For many years they have not been able to solve the issue of terrorism in Turkey. The problem exists in spite of the violent and brutal efforts to address it. I wonder if there could be another way of bringing this issue to an end? If we could gain the hearts of those people by means of teachers, policemen, chaplains, doctors, and local governors, if we could find a way to their inner world, if we could show them the roads leading to high schools and universities, instead of the pathways on mountains, and if we could give them opportunities in a way to make them not give into the money some circles pour before them at every opportunity, could we not solve the problem? This means using the language of diplomacy. Most of the time brutal force is a hindrance to proper functioning of reason and logic. The consideration of “I can bring them in line by using force anyway” often becomes a barrier to following an alternative policy and strategy.
Abasement in Expectation of Benefit Is Not Modesty
If sensibility, judgment, diplomacy, lenient discourse, and lenient manners constitute one side of the issue, never bowing before power and brutal force and always presenting an upright stance constitute the other side of it. In this respect, adopting an abased attitude towards those who commit oppression and injustice with a concern for obtaining benefit from them should not be confused with humbleness and modesty. It is a completely different situation. Unfortunately, gentle words, manners, and attitude, which are very important dynamics at calling others to Truth, are in some cases used as a mask with the aim of looking nice to representatives of brutal power. What some weak characters understand from presenting gentle words and attitudes is to raise their own esteem and credit, to be favored, or to obtain a good position they aspire for. Surely, we cannot accuse anyone of pretense or hypocrisy by negative thinking. Even if some sagacious persons sense the true intention behind those weak characters’ attitude and behaviors, they do not reveal it as if it were objective judgment. Otherwise, they commit a sin for which God will bring the person to account. However, everybody must weigh in their consciences the behaviors they present and evaluate themselves accordingly.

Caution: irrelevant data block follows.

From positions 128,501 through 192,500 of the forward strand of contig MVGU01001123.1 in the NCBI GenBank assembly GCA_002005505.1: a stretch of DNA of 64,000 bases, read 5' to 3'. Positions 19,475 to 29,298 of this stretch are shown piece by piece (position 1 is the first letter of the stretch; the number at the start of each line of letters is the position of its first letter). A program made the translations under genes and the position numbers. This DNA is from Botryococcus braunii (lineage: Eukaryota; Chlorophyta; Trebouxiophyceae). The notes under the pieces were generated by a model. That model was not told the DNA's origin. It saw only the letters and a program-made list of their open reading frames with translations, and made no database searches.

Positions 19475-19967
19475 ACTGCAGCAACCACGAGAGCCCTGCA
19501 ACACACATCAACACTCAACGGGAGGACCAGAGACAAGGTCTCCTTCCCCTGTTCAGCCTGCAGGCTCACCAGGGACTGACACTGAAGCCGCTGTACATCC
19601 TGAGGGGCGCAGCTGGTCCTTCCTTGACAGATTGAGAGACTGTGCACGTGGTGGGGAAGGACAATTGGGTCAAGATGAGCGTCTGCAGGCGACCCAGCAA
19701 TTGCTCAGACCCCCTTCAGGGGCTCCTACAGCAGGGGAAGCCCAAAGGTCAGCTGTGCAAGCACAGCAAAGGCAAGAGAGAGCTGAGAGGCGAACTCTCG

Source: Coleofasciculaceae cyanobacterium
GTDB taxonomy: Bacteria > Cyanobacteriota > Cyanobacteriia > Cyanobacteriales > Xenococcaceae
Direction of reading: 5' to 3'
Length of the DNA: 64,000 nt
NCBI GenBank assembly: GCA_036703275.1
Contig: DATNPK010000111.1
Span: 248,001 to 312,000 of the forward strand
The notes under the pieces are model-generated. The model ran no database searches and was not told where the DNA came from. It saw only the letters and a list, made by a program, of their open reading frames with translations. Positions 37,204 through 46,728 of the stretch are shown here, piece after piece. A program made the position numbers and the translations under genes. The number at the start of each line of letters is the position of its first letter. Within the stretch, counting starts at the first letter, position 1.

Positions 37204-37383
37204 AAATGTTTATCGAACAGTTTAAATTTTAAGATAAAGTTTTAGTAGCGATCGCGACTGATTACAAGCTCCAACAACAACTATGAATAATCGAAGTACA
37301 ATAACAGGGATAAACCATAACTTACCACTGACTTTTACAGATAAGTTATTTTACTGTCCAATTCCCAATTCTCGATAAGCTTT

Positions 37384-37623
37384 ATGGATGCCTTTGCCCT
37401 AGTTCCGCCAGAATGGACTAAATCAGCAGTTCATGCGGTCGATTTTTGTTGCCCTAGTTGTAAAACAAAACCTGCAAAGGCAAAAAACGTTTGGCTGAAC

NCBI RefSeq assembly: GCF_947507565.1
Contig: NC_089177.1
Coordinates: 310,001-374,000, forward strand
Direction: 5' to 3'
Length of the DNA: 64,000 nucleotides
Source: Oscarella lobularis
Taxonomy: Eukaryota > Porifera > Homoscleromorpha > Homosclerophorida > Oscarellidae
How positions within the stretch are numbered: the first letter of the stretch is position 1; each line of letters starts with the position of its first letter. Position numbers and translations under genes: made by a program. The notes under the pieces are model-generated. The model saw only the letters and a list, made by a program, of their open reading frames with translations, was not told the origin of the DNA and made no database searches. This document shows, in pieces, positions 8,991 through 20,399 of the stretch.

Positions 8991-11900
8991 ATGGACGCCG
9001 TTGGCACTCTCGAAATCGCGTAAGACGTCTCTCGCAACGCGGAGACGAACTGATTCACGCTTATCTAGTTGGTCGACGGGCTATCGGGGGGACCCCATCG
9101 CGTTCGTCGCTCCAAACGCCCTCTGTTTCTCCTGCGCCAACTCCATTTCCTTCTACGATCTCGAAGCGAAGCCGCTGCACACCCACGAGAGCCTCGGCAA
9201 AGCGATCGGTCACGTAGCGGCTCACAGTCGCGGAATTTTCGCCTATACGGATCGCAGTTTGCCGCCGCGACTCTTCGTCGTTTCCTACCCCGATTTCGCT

It is a doubtless fact that all efforts made for the sake of consensus, reconciliation, and sharing will be recorded as good deeds for a person. However, if people lower themselves for the sake of some worldly benefits, this is nothing but abasement.
Compliance for the Good of the Society
The way and manner we call compliance and peaceful management should not be confused with abasement. These are attitudes adopted in order to generate peace rather than starting a fight with the enemy. Hafiz al-Shirazi says in his Diwan that two phrases summarize the way to maintain law and order in both worlds. One of them is treating friends with magnanimous kindness, and the other is apt management with enemies. According to this perspective, being dignified against enemies does not mean engaging them in combat at every opportunity. Particularly, plunging into such a venture when no balance of power exists between the two sides means that the weak side exposes itself to peril with its own hands. For this reason, moderate conduct and managing the enemies ingeniously do not only serve to maintain peace, but also are a wiser course of action to protect the rights of an entire society where no balance of power exists. Nothing beneficial comes from provoking envy, grudge, and animosity, which can bring numerous kinds of harm. If we view the issue with the approach of Bediüzzaman, wise people, who have ninety-nine enemies, do not wish to make it a hundred. Indeed, they seek ways of reducing the number of their enemies. All of these can be considered within the meaning of managing a situation.
1. Sahih al-Bukhari, Maghazi, 58.
2. Sahih al-Bukhari, Maghazi, 45.
This text is the translation of “Kötülüklerle Mücadelede Mü’mince Tavır.”